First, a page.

Molecular and phenotypic characters strongly suggest a novel hypothesis, congruently placing Turnagra in Oriolidae, a highly dispersive corvoid family distributed from the Austro-Papuan landmass to Eurasia and Africa, but missing from the Pacific islands. Expand
...
1
2
3
4
5
...

References

SHOWING 1-10 OF 89 REFERENCES
Assessing the passerine "Tapestry": phylogenetic relationships of the Muscicapoidea inferred from nuclear DNA sequences.
TLDR
Nuclear DNA sequences confirm the monophyly of the "core muscicapoid" group, as defined by Barker et al. and support the sister-group relationship of the Sturnidae and Mimidae and the Old World flycatchers and robins, on the other. Expand
Phylogeny of Passerida (Aves: Passeriformes) based on nuclear and mitochondrial sequence data.
TLDR
The African rockfowl and rockjumper are found to constitute the deepest branch within Passerida, but relationships among the other taxa are poorly resolved--only four major clades receive statistical support. Expand
Systematics of Ficedula flycatchers (Muscicapidae): a molecular reassessment of a taxonomic enigma.
TLDR
Using three mitochondrial genes, the first assessment of phylogenetic relationships among Ficedula species to include the consideration of presumed subgenera or "groupings" within the genus, and between Ficedulas and its putative sister genera is provided. Expand
The African warbler genus Hyliota as a lost lineage in the Oscine songbird tree: molecular support for an African origin of the Passerida.
TLDR
The results, which also include analyses of relationships among other of other atypical songbird genera, lend support to an African origin of the Passerida songbird radiation. Expand
Systematic relationships and biogeography of the tracheophone suboscines (Aves: Passeriformes).
Based on their highly specialized "tracheophone" syrinx, the avian families Furnariidae (ovenbirds), Dendrocolaptidae (woodcreepers), Formicariidae (ground antbirds), Thamnophilidae (typicalExpand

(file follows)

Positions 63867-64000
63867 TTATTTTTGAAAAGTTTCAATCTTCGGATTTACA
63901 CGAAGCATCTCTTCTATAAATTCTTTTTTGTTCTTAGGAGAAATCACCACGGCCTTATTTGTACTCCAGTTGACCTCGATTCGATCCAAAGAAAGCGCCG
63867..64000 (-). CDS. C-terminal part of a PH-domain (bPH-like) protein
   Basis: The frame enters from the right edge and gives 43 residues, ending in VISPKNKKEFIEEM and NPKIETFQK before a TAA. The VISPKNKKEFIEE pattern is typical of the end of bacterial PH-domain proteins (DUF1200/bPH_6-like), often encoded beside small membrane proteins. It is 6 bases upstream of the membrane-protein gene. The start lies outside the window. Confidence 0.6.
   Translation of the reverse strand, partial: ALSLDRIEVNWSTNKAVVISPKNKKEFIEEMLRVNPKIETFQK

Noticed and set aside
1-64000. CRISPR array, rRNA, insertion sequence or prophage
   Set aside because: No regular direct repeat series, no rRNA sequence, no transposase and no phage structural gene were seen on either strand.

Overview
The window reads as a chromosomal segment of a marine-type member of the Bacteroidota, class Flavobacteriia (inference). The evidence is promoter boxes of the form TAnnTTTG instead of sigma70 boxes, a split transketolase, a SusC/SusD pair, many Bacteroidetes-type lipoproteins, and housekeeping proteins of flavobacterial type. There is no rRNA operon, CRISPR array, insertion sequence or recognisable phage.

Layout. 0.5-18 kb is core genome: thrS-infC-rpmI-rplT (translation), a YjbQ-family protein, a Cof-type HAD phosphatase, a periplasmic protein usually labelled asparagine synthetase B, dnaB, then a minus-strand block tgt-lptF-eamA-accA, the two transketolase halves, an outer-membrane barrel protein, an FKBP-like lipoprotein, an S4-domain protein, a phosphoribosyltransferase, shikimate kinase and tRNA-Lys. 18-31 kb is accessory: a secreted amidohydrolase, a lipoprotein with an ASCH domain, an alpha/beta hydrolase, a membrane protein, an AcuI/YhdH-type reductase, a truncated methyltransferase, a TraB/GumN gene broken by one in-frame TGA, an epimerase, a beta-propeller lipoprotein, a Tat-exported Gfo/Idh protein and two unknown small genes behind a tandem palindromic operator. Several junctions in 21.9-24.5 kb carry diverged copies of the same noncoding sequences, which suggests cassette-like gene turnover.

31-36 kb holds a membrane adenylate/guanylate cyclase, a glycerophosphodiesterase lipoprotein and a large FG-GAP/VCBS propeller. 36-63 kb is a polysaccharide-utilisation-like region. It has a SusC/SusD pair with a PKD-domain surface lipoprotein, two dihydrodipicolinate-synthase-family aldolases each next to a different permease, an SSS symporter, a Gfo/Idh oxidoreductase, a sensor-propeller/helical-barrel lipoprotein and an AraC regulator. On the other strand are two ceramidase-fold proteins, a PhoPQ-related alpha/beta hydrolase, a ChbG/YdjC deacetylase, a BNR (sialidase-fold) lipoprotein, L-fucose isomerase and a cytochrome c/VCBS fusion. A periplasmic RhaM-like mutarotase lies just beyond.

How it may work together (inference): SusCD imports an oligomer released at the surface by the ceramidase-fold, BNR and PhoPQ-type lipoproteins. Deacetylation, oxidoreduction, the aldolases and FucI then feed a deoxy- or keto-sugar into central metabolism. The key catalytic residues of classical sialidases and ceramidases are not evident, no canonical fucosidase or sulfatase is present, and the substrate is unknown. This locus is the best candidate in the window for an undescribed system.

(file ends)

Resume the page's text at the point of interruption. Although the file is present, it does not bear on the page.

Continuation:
Molecular systematics and evolutionary history of kalats (genus Sheppardia): a pre-Pleistocene radiation in a group of African forest birds.
TLDR
Intraspecific radiations suggest a far more recent population expansion in the upper Pleistocene of East Africa's montane region, concordant with major climatic variation and vegetational changes. Expand
A new Indo-Malayan member of the Stenostiridae (Aves: Passeriformes) revealed by multilocus sequence data: biogeographical implications for a morphologically diverse clade of flycatchers.
TLDR
The phylogenetic relationships and biogeographic history of the Stenostiridae are addressed using a combination of mitochondrial and nuclear data, and its taxonomic validity under the rules of the International Code of Zoological Nomenclature is clarified. Expand
Sapayoa aenigma: a New World representative of 'Old World suboscines'
TLDR
Sapayoa aenigma, a member of the large group of New World flycatchers, has been difficult to place, and DNA-DNA hybridization experiments have indicated that it may have been misplaced, but base sequencing of two nuclear genes places it as a deep branch in the group of broadbills and pittas of the Old World tropics. Expand
Phylogeny of Palaearctic wheatears (genus Oenanthe)--congruence between morphometric and molecular data.
TLDR
DNA sequences of 1180 bp of two mitochondrial genes, 16S rRNA and cytochrome oxidase subunit I, from 32 individuals from Middle East and North Africa and Bayesian methods are used to derive a phylogeny for 11 species of Oenanthe, indicating that characters related to colouration and ecology in Oenantshe are more strongly influenced by homoplasy than those of body shape. Expand
A NEW SPECIES OF AKALAT (SHEPPARDIA) NARROWLY ENDEMIC IN THE EASTERN ARC OF TANZANIA
TLDR
External morphology and mitochondrial and nuclear DNA sequence data are used to corroborate the recognition of a new species of small forest robins, Sheppardia aurantiithorax, and show relatively high levels of sequence divergence among populations of the different species. Expand
...
1
2
3
4
5
...